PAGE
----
[Allan Topol / AllanTopol.Com]
Lightning paced thriller writer
of International Intrigue
National Bestselling Author

Egyptian Israeli Thaw
by Allan Topol, [IMAGE]2004


Photo Courtesy: Julie Zitin
[Allan Topol / AllanTopol.Com] In the Middle East, the world media attention has been intently focused on Iraq and the Palestinians. Will the Iraqis move from chaos to a democratic nation? Will the Palestinians finally get their act together and start behaving rationally after Yassir Arafat’s death?

Very little light has been shone on another potentially tremendous Middle Eastern development. There is a thaw in Egyptian Israeli relations. Looking at history, the Middle East conflict of the last fifty years has always been first and most important between Egypt and Israel. It was Egyptian President Abdul Gamal Nasser’s incitement of the Arab street and support for border attacks that led to wars in 1956 and 1967. The other front line Arab nations—Jordan and Syria, went along for the ride to their detriment.

In 1973, it was the brilliantly executed Egyptian Suez border crossing that rocked Israel back on its heels. The Egyptians took the lead and whipped up the Syrians. Recently disclosed planning documents show that the initiative came from Cairo.

Likewise, it was Egypt in a groundbreaking role during Jimmy Carter’s presidency. This time for peace with Anwar Sadat making his historic trip to Jerusalem. The day that Sadat ordered the Israeli Knesset changed Middle East realities for all time, though it ultimately cost Sadat his life.

What emerged from Sadat’s trip was a declared end of hostilities between these two long-time warring nations. No shots have been fired between them since that time—at least not deliberately. But there has been no real peace. At one time, ambassadors were exchanged. Then withdrawn. Trade pacts were signed. Then cancelled.

Now, at long last, there is some course for hope . As with everything in the Middle East, one must always temper optimism with caution.

Still, there have been too many recent signs to ignore. On December 5, Egypt freed an Israeli Arab convicted of spying in exchange for the Israeli’s release of six Egyptian students. At about the same time, Egypt’s foreign minister and intelligence chief met with Israeli Prime Minister Sharon in Jerusalem in the first high level meeting in months.

Then there was a surprise public statement by Egypt’s President Hosni Mubarek following Arafat’s death that Sharon represented the Palestinan’s best chance for peace. “He asks for only one thing: the end to the explosions, so they can work together on a solid base.” This was accompanied by Mubarak’s offer, accepted by Israel, to station troops along Egypt’s border with Gaza to stop Hamas’s arm smuggling as Israel begins its Gaza withdrawal and to assist Palestinian security officers.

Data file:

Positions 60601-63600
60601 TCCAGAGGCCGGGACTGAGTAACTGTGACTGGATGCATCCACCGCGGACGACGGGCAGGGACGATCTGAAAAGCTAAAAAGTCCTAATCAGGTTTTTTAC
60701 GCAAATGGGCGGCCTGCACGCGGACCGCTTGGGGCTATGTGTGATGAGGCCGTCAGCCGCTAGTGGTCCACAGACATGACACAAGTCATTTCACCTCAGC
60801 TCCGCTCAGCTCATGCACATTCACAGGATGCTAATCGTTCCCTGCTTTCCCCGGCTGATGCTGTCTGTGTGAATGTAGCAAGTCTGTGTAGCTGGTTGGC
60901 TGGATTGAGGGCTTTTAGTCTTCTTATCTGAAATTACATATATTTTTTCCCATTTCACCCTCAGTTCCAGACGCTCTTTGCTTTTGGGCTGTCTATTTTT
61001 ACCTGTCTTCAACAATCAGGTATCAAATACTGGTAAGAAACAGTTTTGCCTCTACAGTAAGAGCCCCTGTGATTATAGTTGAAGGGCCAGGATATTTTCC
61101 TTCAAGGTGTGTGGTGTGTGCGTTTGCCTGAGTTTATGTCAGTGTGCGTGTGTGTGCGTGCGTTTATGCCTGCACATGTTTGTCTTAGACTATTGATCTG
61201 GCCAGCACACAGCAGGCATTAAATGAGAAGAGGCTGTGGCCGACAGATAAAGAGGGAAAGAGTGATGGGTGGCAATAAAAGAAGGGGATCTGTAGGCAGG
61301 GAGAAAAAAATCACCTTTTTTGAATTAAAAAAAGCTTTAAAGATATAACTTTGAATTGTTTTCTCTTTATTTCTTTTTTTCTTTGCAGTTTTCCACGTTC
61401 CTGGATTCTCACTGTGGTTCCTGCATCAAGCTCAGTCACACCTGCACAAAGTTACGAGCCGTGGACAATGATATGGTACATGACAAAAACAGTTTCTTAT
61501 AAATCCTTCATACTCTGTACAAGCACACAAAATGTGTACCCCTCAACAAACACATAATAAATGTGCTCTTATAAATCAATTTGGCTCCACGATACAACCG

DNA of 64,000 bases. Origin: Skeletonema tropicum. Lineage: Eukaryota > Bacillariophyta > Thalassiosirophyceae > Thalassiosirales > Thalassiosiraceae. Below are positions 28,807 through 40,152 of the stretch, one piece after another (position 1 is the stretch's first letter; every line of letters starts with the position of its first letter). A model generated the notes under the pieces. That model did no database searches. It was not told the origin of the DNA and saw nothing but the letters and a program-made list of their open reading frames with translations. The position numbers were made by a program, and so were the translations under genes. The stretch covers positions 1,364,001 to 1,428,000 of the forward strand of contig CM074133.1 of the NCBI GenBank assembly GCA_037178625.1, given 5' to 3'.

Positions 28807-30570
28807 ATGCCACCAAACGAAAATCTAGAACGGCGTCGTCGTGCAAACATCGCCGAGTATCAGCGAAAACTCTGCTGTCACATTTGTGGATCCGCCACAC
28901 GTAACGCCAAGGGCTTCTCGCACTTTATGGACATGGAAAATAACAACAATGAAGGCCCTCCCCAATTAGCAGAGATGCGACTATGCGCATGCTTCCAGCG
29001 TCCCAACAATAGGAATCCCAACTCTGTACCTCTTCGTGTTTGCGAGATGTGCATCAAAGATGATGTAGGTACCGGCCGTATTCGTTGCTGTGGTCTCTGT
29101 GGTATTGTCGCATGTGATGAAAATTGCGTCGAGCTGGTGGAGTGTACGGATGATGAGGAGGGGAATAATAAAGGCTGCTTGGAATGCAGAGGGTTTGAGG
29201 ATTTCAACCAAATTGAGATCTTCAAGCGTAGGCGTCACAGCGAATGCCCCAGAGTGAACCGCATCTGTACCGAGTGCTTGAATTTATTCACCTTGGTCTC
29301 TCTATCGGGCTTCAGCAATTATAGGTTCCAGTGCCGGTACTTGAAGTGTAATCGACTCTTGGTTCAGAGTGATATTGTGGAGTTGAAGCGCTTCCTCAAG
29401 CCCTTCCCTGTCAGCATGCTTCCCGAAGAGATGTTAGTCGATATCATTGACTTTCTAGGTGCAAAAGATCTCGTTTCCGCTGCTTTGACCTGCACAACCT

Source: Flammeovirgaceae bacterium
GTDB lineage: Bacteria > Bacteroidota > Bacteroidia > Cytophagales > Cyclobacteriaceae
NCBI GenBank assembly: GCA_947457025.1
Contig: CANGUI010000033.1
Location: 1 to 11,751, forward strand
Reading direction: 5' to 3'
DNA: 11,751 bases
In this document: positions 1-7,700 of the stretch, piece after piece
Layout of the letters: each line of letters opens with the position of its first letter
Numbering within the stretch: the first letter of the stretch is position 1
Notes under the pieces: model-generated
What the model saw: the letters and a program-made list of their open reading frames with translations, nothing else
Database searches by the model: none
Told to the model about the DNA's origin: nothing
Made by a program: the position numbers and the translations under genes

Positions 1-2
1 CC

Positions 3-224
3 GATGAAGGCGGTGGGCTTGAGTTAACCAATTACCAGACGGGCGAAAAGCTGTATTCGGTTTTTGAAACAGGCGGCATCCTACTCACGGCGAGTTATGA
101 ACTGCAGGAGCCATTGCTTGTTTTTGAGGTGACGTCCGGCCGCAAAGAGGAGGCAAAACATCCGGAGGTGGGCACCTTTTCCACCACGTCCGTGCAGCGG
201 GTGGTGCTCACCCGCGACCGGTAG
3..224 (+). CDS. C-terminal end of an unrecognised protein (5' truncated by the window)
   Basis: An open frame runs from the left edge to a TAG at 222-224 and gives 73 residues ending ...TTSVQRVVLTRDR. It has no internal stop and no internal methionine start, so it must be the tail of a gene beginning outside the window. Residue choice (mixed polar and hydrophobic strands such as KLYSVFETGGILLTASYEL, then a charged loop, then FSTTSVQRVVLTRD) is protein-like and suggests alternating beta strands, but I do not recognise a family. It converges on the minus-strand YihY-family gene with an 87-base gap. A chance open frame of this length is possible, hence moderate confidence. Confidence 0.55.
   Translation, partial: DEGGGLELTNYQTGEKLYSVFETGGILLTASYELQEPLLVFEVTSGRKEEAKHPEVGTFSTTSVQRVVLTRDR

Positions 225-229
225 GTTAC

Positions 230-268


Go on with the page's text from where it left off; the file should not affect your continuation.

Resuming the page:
Last week, Egypt, Israel and the Untied States entered into a very significant trade agreement. It allows for the duty free import into the United States of certain Egyptian goods as long as they contain some Israeli input. Israel followed that with the announcement that it will release 170 Palestinians to please Egypt.

There are a number of factors which have led Egypt to take these conciliatory steps, prompting Israeli moves in kind. First, there was the October bombing by terrorists at several Egyptian hotels in the Sinai. Israel immediately cooperated with Egypt on rescue operations and the search for the perpetrators. To be sure, many of the dead and wounded were Israelis. But many others were Egyptians.

The impact of these terrorist attacks on the Egyptian economy, which is so heavily dependent upon tourism, has been devastating. The bombings brought home to Mubarak and Egypt the point that terrorists are their enemies as well as Israel’s. There is an old Arab expression, “the enemy of my enemy is my friend.” I use it for the title of my next novel which will be released on February first dealing with the Middle East. It fits here.

Second, Egypt has become convinced not only that Sharon is serious about his Gaza withdrawal, but willing to make peace with a likeminded Palestinian leader. That peace will not only help Egypt’s sputtering economy, but quell dissent against Mubarak’s government by removing the issue rabble rousers use to inflame the masses.

Finally, there is the reelection of President Bush. Regardless of what Mubarak and other Arab leaders may think about Bush, he will be in the White House four more years. Mubarak is above all a pragmatist. That’s what has enabled him to remain alive and continue in office so long. The steps he has recently taken toward Israel will help him find support in Washington during this critical period for the Middle East.